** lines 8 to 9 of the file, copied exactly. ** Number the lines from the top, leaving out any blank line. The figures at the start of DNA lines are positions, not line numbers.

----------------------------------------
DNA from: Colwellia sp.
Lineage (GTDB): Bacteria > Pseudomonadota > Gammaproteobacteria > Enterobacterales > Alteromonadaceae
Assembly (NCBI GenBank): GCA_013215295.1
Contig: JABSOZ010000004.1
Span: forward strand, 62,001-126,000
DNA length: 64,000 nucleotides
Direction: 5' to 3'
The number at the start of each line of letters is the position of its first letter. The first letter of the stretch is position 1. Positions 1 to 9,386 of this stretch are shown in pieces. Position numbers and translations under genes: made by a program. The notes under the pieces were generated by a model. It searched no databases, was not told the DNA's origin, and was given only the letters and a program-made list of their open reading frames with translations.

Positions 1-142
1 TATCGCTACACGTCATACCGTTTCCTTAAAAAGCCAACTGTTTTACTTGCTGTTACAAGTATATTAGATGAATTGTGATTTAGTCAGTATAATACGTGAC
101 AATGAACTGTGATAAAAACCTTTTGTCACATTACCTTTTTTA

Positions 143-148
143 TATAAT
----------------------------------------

The number at the start of each line of letters is the position of its first letter. The first letter of the stretch is position 1. Positions 1 to 9,386 of this stretch are shown in pieces. Position numbers and translations under genes: made by a program. The notes under the pieces were generated by a model. It searched no databases, was not told the DNA's origin, and was given only the letters and a program-made list of their open reading frames with translations.

Positions 1-142